I’m Ready For A Break From Zoom University

Thank goodness that it is the last week of class! This has been the most challenging semester of my 25 year-long teaching career at McGill and Oxford, and it has been even more challenging for many of my students. 

This semester I taught three separate courses on Zoom. Actually, our CEO Insights class for the McGill MBAs was held in person for the first six weeks of the fall and then had to switch to Zoom as Covid-19 cases in Montreal began to rise. The CEOs wanted to come to class. They were looking forward to being in a large room where everyone was properly socially distanced and where they could share their experiences and insights with a captive audience of students. They were keen to feel the energy in the room, of being in person and not on Zoom or Teams. Two of the guests, the Publisher and CEO of the Globe and Mail and the President of Loblaws were looking forward to flying down from Toronto—their first business travel in months. Sadly, after six weeks of in-person teaching, that was nixed as well. All Zoom, all the time. 

To be sure, Zoom and other videoconferencing platforms have made the experience of working and teaching during a pandemic much better than it might have been 10 years ago. Back then, we would have been able to email students Word documents and occasionally speak to a few individuals over Skype, but not much more. 

Still, a few hours a day on Zoom and virtually all day, almost 7 days a week spent on the computer is too much. We learned to take breaks, do stretches, go for a run or walk, but still the sheer exhaustion caused by staring at a screen for hours on end with almost no physical human contact outside of our bubbles has been tough. This isolation has been particularly hard for extroverts like myself, but introverts have told me that they too have found it wearing after a while.  

Beyond familiarizing ourselves with the material in the class, the students and I had to learn how to work on new software, a process that comes with its own learning curve. Embarking on this journey with some of the brightest students in the world has made a difference. They have really leaned into this new way of learning and living, but even so, to most of us this adaptation felt like too much at once. 

My students and I have been able to parse the remote learning experience in one-on-one and in small group calls. They know that my children are also undergraduate students, which gives us another common reference point. Overall, they were open about the difficulties that they were going through learning online. It hasn’t been easy for any of us!

There was still a positive side to distance learning. As I have done in the past, I co-taught my undergraduate courses with Michael McAdoo a partner at the Boston Consulting Group (BCG) in Montreal. Having two professors made the learning experience richer for the students and provided me with some much-needed support to animate our online classroom. Thanks to our combined efforts, Michael and I were able to leverage the power of break-out rooms and student presentations even more effectively than I could have done alone.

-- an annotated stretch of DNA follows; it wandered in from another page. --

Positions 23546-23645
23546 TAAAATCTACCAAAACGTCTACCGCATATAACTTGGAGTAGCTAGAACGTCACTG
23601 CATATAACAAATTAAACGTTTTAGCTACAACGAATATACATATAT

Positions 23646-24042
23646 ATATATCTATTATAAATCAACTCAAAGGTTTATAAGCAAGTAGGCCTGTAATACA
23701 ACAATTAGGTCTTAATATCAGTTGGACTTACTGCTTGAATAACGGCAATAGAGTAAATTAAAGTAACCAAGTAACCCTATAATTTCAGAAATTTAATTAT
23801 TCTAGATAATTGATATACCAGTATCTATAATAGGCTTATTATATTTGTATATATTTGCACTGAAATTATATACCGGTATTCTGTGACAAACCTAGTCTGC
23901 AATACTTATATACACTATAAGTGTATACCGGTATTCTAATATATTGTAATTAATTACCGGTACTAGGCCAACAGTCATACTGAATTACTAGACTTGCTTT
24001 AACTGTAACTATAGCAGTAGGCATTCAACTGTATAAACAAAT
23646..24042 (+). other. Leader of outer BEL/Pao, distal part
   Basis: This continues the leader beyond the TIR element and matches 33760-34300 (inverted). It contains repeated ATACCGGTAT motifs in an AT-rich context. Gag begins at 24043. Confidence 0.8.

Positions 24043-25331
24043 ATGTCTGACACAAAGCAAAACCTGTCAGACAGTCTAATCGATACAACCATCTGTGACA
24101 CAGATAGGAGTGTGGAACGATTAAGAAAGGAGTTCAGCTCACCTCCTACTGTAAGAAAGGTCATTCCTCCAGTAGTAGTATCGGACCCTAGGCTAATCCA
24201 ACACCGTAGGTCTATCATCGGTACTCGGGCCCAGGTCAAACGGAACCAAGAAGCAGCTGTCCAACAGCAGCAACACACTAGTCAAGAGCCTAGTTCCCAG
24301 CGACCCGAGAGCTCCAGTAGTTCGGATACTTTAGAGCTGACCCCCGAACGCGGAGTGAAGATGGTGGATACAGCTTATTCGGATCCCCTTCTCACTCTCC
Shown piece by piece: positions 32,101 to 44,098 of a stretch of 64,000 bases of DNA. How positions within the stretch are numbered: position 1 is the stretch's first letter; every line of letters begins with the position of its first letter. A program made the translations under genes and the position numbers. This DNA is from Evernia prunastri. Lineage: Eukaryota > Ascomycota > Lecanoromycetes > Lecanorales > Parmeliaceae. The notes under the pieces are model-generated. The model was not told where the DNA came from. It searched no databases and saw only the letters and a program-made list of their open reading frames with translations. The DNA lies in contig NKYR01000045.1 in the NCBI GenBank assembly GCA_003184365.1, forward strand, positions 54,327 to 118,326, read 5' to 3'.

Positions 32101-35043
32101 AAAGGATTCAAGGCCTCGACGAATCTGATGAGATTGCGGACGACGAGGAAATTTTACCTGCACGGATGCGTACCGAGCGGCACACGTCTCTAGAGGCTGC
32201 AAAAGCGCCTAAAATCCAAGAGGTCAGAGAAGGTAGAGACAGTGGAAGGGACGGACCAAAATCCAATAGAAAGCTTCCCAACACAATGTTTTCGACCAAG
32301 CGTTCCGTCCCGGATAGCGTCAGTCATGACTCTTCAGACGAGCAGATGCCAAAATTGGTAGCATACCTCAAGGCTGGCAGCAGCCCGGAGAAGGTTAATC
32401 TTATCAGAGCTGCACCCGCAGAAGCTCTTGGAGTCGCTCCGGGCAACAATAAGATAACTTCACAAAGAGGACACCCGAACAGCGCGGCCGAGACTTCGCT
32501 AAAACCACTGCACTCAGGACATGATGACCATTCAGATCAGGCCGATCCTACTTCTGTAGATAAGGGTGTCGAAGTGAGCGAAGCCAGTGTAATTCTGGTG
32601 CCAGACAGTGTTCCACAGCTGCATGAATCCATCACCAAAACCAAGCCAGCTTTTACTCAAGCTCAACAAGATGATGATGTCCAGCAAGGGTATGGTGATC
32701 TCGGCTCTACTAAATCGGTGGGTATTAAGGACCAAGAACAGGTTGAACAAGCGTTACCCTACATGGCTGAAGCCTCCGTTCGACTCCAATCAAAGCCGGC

Another positive development that came out of remote learning was the diversity of guests we were able to invite to class. Now that geography isn’t an obstacle for connecting, we were able to have guests Zoom in from all over the world. One evening was particularly memorable. Our CEO Insights class was hosting John McCall MacBain, a philanthropist who gifted $200-million to McGill last year and who joined us from London. That same evening former prime minister Paul Martin joined us from his home in the countryside south of Montreal. As it happened, the two had worked together some 35 years earlier. The students and I were delighted to have them both in our virtual classroom at the same time, commenting on each other’s insights. John stayed up until the wee hours of the morning, London time to hear from Mr. Martin and react to his presentation. A night for the history books that likely couldn’t have happened without distance learning.   

The past semester has, without a doubt, been one of the toughest ones yet, but it is also one that will change the way I teach for the rest of my career. Now all that is left before I can relax for the holiday season, is to grade the countless final assignments pouring in. And while I’ve certainly learned to step out of my digital comfort zone these past few months, I think I’ll still be marking those with a good old-fashioned pen.

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